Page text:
Burek, the new restaurant in the Florentin neighborhood of south Tel Aviv, is unusual for several reasons. For one, it has an open kitchen located in the center of the restaurant, with tables and chairs around it; it has no menu; and the dishes change according to the chef’s whims. Also, it’s only open to the public one night a week: Wednesdays.
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“Running a restaurant is an exhausting profession, and so is hosting – so one day a week is ideal,” declares chef Barak Yehezkeli. On other days, he holds private functions and hopes to turn Burek into a forum in which chefs can express themselves freely in the culinary field. “Once a month, 20 cooks will gather for a discussion about culinary issues. Then they’ll enter the kitchen,” he says.
The prices here are also unusual. Meals cost 280 shekels per person (about $87.50) during the initial phase, but will rise to 320 shekels. Vegetarians and vegans have their own menu, by the way.
The kitchen is accessible to all diners and Yehezkeli invites them to approach, talk, ask and explore.
He’d mulled the idea of setting up Burek for the past seven years. “Over the years I noticed there still isn’t a place for joint culinary creation,” he said. “So my desire, which is shared by my partner, Yonatan Bergman, is to create and encourage a dialog among chefs.”
Yehezkeli recently hosted a delegation of PepsiCo executives. “They asked me who I was and what Israeli cuisine was,” he recalled. “We tried to explain what hummus means to us Israelis. Hummus is culture; it’s community. To define an Israeli cuisine was easier than defining myself. What is Israeli? There’s everything here and none of it is Israeli; everything came from somewhere else. In my eyes, Israeli cuisine is the ability to take all these things and put them together on the same plate.”
A meat-infused aroma fills the air when we enter. We inhale it and hurry to a kind of renovated loft. We immediately receive a “cocktail of fresh lemons and fine araq.” Unusual? You bet. The waiters lay focaccia and bowls of fresh-tomato and smoked-tomato salsa on the table, alongside a hot paste of green almonds, red chili peppers and coriander seeds. They then pass with a tray bearing vegetables prepared in various techniques: roast beetroots on coarse salt served with a cream of white horseradish; fennel; kohlrabi; eggplant; colorful carrots; and green onions seared to produce a surprising sweetness. The dining is relaxed, and wine flows like water.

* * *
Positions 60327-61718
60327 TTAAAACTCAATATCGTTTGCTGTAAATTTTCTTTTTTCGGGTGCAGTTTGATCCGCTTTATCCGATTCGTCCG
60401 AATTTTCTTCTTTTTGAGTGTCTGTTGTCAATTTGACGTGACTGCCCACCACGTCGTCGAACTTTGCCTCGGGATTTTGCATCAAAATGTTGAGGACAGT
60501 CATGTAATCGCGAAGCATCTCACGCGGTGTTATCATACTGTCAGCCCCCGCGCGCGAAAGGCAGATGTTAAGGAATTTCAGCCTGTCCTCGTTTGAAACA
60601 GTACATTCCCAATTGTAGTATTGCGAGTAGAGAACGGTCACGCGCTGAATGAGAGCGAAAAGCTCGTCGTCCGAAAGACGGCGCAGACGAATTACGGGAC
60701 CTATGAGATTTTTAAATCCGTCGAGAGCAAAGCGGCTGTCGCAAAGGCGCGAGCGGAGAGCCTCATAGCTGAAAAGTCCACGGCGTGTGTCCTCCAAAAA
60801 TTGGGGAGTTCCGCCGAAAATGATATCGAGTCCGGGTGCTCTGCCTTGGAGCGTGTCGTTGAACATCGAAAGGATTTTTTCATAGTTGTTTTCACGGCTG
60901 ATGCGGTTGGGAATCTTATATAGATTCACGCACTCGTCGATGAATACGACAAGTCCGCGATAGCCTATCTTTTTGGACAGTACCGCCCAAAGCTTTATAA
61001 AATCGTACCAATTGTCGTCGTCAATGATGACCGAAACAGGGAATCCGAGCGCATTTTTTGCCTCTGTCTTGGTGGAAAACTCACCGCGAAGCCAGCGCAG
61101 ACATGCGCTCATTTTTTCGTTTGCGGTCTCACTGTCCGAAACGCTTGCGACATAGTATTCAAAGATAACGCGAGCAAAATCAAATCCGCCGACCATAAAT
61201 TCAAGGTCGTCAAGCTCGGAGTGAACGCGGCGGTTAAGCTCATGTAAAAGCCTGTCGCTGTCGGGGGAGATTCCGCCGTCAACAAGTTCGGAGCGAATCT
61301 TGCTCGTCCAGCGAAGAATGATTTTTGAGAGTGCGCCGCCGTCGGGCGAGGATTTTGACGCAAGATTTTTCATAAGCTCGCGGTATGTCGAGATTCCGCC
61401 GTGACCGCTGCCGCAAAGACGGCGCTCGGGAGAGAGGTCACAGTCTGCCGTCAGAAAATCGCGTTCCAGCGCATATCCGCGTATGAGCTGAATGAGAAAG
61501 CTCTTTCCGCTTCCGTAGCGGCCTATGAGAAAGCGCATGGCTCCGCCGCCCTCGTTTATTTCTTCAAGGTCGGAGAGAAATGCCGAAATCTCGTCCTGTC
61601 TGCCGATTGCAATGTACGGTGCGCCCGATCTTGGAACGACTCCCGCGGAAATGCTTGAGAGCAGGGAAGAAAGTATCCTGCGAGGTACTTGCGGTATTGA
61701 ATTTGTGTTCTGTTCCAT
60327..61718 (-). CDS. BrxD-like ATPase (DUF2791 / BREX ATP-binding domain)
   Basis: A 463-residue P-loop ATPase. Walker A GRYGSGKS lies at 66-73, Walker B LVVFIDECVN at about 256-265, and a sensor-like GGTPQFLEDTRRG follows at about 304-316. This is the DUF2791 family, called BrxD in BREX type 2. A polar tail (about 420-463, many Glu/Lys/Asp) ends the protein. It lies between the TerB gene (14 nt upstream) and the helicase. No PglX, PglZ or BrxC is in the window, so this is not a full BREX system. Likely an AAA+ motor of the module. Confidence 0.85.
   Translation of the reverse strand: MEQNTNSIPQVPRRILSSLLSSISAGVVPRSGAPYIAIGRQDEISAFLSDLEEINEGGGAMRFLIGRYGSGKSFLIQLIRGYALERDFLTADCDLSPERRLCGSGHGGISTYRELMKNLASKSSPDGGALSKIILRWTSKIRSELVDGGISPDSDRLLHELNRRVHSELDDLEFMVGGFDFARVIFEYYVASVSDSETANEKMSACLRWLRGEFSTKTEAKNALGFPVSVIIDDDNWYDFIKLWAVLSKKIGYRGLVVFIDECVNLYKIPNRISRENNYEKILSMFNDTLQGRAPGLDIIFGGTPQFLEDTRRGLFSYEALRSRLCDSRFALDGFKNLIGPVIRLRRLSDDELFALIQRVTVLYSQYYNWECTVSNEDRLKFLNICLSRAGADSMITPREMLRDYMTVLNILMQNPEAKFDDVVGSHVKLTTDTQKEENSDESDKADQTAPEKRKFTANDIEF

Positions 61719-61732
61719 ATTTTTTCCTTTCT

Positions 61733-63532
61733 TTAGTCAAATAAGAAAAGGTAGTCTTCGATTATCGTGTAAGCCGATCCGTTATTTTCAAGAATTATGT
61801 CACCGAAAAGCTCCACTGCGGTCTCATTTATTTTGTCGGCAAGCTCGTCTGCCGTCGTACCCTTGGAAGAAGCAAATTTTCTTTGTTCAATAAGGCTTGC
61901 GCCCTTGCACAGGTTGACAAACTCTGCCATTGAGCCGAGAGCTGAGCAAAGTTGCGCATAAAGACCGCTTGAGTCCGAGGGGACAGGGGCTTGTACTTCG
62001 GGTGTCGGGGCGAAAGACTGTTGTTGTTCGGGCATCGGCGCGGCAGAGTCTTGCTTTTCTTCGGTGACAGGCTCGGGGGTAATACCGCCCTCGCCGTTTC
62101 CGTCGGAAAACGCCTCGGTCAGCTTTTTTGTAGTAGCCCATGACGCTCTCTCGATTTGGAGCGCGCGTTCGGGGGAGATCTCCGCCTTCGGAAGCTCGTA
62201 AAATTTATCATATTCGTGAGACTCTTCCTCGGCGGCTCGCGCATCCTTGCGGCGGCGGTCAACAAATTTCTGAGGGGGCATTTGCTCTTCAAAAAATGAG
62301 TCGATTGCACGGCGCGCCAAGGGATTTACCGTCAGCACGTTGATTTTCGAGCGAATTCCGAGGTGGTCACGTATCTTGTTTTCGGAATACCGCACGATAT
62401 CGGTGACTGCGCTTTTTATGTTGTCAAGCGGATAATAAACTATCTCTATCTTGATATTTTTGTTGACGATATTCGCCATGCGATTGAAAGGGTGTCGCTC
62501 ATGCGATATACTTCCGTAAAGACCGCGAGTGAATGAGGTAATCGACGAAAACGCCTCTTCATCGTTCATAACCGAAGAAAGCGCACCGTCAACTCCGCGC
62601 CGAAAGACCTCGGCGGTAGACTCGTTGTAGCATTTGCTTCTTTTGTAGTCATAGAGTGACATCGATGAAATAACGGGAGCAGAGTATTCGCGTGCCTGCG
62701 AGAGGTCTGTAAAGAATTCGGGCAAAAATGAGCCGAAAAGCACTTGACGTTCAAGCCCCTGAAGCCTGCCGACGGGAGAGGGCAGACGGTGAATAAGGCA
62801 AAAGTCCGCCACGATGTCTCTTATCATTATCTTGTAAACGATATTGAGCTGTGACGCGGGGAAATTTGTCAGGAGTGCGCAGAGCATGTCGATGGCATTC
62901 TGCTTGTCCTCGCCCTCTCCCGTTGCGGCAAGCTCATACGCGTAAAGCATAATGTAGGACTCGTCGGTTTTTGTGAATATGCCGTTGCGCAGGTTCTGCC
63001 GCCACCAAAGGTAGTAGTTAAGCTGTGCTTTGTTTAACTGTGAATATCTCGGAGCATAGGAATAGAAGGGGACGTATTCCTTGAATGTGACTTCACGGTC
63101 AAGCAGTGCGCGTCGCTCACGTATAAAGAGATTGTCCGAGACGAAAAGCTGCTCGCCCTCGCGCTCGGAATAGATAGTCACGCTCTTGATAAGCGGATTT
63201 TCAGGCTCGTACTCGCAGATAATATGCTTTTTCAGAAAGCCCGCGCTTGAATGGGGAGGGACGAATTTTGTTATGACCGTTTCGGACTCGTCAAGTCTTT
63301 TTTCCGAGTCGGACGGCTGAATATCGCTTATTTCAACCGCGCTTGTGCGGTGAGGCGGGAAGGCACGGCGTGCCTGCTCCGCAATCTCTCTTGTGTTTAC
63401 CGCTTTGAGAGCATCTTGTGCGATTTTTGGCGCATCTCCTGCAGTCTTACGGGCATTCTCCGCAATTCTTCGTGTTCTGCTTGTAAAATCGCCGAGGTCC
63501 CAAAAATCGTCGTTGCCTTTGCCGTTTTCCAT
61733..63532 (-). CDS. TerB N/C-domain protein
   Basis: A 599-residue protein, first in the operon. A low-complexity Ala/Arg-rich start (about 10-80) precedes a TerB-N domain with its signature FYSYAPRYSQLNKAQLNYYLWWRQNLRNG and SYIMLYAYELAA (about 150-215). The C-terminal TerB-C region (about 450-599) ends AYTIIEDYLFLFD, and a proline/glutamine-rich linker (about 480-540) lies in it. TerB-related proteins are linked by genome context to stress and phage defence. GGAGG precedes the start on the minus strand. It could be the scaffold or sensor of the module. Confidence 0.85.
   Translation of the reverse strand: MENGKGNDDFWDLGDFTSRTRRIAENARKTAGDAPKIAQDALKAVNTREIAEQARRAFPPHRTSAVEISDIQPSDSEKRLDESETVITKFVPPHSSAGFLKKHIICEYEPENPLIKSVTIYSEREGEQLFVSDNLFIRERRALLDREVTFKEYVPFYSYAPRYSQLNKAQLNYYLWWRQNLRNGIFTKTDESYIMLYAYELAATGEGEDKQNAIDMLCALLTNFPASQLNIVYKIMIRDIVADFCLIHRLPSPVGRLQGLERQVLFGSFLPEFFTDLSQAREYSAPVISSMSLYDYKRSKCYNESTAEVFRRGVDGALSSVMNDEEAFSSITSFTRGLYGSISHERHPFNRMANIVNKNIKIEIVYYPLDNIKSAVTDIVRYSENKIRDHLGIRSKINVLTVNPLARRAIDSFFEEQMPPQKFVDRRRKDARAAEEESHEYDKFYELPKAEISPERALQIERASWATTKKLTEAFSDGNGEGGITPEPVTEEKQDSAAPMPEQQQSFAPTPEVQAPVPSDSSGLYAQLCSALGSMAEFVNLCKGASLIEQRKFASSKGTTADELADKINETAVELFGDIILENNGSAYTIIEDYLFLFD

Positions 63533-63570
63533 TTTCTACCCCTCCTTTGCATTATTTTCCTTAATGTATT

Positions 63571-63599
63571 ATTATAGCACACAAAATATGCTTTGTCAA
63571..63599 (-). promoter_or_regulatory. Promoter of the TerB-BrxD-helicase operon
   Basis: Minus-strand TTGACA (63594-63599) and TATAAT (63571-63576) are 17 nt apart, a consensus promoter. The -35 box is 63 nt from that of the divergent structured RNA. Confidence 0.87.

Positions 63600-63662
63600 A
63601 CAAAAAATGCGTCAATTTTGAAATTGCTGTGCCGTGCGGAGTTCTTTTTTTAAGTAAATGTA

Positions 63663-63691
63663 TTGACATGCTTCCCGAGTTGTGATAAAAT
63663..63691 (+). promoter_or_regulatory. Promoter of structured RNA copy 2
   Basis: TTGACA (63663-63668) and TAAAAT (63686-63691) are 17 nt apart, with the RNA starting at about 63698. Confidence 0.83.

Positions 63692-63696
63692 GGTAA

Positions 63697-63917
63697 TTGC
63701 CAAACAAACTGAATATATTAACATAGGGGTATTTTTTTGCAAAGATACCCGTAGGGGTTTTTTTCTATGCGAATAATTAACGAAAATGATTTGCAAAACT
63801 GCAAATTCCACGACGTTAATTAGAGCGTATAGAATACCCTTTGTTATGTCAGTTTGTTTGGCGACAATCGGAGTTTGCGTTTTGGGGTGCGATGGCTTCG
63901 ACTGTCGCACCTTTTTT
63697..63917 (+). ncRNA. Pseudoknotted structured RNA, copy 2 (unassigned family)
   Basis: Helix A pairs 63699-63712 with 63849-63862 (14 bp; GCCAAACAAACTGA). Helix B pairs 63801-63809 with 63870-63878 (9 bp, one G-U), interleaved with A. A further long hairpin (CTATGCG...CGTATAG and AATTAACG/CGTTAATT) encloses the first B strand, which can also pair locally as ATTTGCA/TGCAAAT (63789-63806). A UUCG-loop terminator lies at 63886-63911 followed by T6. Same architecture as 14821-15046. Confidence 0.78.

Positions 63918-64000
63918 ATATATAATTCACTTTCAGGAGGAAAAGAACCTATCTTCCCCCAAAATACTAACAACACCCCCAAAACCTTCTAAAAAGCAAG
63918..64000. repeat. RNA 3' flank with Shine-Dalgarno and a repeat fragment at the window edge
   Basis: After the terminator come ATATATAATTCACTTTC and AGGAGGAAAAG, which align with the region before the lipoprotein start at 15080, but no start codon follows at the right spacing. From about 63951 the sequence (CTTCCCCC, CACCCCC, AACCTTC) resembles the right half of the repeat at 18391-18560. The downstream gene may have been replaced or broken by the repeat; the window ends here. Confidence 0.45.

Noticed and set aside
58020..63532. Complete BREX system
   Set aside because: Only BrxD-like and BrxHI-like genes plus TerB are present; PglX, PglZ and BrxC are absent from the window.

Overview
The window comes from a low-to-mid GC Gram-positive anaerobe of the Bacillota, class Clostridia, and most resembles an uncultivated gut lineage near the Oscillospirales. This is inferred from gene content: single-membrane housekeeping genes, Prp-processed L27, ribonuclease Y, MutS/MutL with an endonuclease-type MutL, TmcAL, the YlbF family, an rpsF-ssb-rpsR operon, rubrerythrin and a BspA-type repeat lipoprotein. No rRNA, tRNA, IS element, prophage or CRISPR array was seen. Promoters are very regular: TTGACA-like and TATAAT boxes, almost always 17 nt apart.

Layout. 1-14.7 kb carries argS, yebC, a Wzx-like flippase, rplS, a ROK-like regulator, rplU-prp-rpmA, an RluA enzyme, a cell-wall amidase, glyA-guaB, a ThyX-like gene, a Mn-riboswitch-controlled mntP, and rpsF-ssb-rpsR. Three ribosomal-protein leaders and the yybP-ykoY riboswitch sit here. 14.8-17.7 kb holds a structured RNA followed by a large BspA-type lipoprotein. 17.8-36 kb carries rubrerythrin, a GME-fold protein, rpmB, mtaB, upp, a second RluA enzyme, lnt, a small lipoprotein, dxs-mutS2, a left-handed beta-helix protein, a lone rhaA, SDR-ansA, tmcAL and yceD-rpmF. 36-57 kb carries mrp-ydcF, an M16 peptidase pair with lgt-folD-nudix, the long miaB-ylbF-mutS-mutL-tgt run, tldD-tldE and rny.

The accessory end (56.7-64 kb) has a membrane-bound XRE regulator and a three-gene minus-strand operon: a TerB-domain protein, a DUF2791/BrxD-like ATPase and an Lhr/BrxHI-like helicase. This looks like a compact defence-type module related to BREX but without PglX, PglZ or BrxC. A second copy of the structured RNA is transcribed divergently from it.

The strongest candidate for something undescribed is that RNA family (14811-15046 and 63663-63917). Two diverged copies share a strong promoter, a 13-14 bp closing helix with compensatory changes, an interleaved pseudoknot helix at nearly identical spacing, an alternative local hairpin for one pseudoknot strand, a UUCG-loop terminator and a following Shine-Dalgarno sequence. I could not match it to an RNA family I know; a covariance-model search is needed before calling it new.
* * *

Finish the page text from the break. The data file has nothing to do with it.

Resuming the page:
Now the waiters offer fresh sea fish, followed by freshly picked wild green leaves stuffed with homemade cheese in tomato sauce. Yehezkeli says he picked the leaves in a local park.
“I really appreciate this whole gathering thing.” During his days in the Galilee, he says he knew chef Yaqub Hiat from the Sharabik restaurant in Kafr Rama, “and we became good friends, like father and son. We’d pass whole days together, gathering. I’d go to Arraba and we’d cook together. In Tel Aviv, there are also plenty of plants to gather. It calms me down, looking at all this green in the spring. It’s good to know that, even if you don’t have a cent in your pocket, you can go out to the land and eat off it.”
Later, large meat cuts are served from the smoker. Asado (short ribs), chuck and picanha (sirloin cap), with mashed potato cooked over a bonfire, coarse salt and blue butter (hand-clarified butter soaked with blue cheese). To refresh the palate, Yehezkeli offers a side of fresh herb salad and fried mallow (hubeiza).
The dessert is the clincher, placed on a large cardboard mat, wrapped in baking paper. Crème frache, berries in white wine, crème brlée, pears cooked in white wine, caramelized mille–feuille, caramelized bananas, sliced almond tuile and cercis flowers that color this spectacle bright pink and add a stinging sweetness.
Burek, 39 Tzrifin Street, Tel Aviv. 03-751-6893